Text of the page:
A question of time in the life of a beer....                    

On writing a piece recently on The Kernel Brewery I touched on a beer which I had not had the opportunity to sample at the time  -  Kernels  Export Stout  London 1890.

Having tasted the beer twice recently I began to consider the importance time plays in the life of a beer.

Bottle maturation is one of those strange arbiter's  of the brewing world, with few guide lines for the consumer.

At the lower end of the ABV scale it is essential for Bottle Conditioned beers  to allow  flavours to develop and come together, or as Bass put it elegantly  in their Bottling Instructions of 1880,  to  'ripen'. 

At the higher level  ( ie: 7% and above ) it is equally important,  but here however we are entering more uncharted waters!  This, in a way, makes it all the more interesting as a beer that is able to mature and  ' improve ' with age is a fascinating development,  but one the general public struggle to grasp.

There are of course parallels in the world of wine.

I remember Paul Symington of Dow's Port telling me that his father Michael enjoyed his Vintage Ports when they had matured in bottle with time over several years, taking on more mellow characteristics ( in the traditional fashion ). He on the other hand preferred them  young bursting with berry fruit, more tannic and powerful, but to him equally enjoyable. In other words neither is wrong but subject to preference.

However, despite Paul's preference, the point of  ' Vintage Port ' by its very nature is that it is structured in such away that the component wines used in the blend give it ' longevity '  - and this is the prized element that makes it what it is.

There are similarities here  with higher ABV bottled beers and whilst some are happy to drink them when young, others prefer them when aged.  But,  there can be little doubt that for beers such as these to show their true  ' potential '  they do require more time to mature in bottle. The advantage that  ' time'  begins to offer here is that  they then start to take on  a startling array of flavours, mimicking everything from fruit, vegetables, food and flora, plus everyday aromas and tastes such as tar and coffee.

Two other valuable elements that  such ageing can bring to  high level ABV bottled beers is greater depth and complexity. This brings an added  'dimension'  to the beer that  can only come about with maturation and time. These two elements in particular  can transform a beer, making it a multi-faceted experience, rather than a simple one dimensional combination of flavours ( such as fruity / sweet or alcoholic )  the product starts out as.

The problem for the brewer is to convey this information to the public  in terms they will understand.  Bottled beers ( unlike Wine and Cider  ) have always had the disadvantage that ' Best Before ' dates have ruled there drinking worth in the public's consciousness ( compounded by the fact that  in recent years some larger brewers have placed unnecessary marketing  gimmickry  on  'born'  or  'created'  dates ) .  At the higher ABV end of course this is not the case, and guidance could be the answer.  There is no reason why a brewer should not give some indication on their label  that the beer will benefit on keeping,  especially if it gives a chance of presenting it at its most complex and rewarding.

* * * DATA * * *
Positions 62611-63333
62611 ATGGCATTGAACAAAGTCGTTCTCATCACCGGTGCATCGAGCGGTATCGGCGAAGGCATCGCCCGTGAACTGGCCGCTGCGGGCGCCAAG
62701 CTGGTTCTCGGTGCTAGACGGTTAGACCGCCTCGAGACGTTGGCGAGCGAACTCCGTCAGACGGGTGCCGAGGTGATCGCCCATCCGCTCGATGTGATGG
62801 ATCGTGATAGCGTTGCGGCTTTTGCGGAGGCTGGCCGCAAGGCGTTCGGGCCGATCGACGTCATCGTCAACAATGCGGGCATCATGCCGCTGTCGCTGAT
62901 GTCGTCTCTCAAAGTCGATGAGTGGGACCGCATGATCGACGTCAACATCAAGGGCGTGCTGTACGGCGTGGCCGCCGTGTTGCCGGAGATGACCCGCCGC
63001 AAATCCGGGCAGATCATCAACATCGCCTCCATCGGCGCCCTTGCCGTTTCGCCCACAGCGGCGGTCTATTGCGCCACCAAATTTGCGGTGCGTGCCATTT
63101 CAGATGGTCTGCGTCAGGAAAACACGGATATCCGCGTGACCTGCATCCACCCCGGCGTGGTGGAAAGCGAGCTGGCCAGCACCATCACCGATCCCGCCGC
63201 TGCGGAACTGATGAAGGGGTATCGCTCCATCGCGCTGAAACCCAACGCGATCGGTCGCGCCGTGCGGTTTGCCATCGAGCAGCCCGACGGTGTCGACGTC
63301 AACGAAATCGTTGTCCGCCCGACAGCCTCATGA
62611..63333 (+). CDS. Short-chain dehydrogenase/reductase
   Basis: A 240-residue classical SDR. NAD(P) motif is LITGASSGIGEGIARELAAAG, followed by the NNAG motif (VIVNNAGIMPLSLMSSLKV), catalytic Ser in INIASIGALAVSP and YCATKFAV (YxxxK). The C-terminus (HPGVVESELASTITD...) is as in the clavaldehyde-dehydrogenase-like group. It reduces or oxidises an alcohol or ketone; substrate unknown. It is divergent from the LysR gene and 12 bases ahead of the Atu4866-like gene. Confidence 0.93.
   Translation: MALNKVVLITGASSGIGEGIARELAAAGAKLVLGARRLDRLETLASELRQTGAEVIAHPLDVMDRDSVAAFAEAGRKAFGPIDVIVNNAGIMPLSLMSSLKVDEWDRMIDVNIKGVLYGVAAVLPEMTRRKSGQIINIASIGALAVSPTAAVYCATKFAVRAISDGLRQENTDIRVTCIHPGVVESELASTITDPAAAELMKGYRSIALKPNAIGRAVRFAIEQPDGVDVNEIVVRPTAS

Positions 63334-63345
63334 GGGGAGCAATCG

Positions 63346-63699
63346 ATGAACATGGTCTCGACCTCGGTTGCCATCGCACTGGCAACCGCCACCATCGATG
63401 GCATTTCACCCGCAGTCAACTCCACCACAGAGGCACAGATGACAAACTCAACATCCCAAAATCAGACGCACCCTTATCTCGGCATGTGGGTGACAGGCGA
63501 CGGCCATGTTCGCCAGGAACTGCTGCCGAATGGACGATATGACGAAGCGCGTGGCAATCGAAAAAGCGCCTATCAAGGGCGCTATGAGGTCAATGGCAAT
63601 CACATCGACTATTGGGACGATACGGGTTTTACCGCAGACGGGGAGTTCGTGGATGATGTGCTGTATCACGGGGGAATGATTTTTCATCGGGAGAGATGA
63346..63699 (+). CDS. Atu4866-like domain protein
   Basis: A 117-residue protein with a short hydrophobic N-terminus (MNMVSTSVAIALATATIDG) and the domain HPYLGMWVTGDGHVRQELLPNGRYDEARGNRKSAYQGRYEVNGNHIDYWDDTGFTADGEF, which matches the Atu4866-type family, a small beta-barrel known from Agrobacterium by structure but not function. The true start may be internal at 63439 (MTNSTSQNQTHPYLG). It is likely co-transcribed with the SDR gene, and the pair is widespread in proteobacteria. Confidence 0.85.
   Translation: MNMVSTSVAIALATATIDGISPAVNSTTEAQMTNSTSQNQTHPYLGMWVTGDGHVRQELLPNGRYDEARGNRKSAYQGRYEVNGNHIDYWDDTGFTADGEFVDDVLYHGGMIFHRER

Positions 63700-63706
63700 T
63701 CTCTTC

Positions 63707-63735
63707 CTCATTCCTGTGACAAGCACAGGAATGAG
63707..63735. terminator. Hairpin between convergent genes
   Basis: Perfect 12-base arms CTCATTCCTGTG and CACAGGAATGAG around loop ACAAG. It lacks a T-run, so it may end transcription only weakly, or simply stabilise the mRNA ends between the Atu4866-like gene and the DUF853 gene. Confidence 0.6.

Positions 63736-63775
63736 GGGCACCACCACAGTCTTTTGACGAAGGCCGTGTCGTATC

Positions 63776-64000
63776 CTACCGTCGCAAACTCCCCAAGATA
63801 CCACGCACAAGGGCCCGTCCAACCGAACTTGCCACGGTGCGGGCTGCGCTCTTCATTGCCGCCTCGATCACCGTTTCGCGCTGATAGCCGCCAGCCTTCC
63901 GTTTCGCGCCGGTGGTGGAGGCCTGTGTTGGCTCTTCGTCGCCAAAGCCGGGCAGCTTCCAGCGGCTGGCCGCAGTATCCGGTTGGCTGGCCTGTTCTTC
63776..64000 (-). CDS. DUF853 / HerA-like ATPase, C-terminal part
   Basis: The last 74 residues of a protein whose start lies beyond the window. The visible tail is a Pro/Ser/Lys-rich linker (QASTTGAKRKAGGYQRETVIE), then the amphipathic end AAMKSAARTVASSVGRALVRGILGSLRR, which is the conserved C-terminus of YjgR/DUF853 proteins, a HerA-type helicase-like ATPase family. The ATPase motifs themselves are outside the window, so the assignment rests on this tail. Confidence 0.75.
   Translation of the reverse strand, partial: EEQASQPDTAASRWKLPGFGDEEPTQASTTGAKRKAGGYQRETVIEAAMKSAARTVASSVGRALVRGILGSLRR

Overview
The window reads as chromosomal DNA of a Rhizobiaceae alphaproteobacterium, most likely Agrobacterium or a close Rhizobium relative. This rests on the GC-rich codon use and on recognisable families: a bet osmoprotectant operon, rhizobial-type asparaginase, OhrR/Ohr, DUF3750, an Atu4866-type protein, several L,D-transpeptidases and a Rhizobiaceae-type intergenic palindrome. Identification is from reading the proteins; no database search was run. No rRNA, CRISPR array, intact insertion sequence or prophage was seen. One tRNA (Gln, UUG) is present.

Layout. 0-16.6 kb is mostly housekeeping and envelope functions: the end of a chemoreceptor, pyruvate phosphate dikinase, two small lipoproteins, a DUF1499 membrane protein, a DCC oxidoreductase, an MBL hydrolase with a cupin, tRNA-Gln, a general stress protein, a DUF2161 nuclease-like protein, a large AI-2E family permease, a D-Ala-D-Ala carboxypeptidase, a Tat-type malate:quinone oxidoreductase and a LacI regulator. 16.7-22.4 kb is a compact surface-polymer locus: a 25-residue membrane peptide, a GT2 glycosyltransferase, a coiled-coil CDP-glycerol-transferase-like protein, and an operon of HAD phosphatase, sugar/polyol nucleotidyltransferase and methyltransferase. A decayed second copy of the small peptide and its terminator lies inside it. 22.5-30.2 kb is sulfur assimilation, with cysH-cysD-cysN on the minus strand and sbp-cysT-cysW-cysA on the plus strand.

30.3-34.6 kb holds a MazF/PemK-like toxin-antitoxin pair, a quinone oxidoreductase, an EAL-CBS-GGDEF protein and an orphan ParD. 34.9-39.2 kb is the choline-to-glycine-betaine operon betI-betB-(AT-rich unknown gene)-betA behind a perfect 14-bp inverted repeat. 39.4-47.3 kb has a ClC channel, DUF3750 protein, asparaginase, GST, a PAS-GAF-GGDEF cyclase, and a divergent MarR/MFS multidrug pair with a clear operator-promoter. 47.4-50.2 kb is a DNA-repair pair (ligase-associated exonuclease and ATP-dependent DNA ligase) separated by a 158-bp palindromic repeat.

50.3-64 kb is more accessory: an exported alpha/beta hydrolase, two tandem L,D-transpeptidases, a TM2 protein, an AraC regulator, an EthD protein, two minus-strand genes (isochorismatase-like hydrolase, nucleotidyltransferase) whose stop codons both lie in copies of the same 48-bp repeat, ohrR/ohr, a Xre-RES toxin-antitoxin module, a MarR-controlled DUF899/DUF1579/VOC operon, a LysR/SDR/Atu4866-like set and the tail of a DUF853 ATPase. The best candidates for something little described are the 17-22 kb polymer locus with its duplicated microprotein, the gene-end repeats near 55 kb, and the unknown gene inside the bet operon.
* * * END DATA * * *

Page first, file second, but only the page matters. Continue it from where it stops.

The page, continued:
Currently the type of information given by Fuller's on their annual Vintage Ale is a good example, stating that it will improve long after the best before date.

When trying the two Kernel Export Stout 1890's recently I was bearing these thoughts in mind.  The first bottle had only recently been brewed at the brewery, and although it had all the hallmarks of great things to come, was very much in its infancy. The second bottle, which had been matured for several months longer, was a completely different experience. 

The beer had an almost impenetrable blackness and the aroma was an intense combination of espresso, high roasted coffee bean and a touch of bittering iron. All very bright, giving and fresh.

The fully textured palate was equally impressive with flavours reminiscent of high coco solid dark chocolate, roasted coffee bean, molasses and treacle with a subtle touch of creaminess. 

All the flavours were clean, pronounced and in balance and the beer had gained a considerable depth on ageing, and will continue to improve further with time no doubt.

Probably one of the finest  UK  bottle conditioned beers I have tasted in 2010,  and one  Truman's  ( the originators of the recipe ) would have been proud of !  

Full marks to The Kernel Brewery for producing such an excellent ( and exciting ) beer.  Lets just hope the public learn to give it the time it deserves to show its true colours. 


The rewards  after all are more than worth waiting for!  


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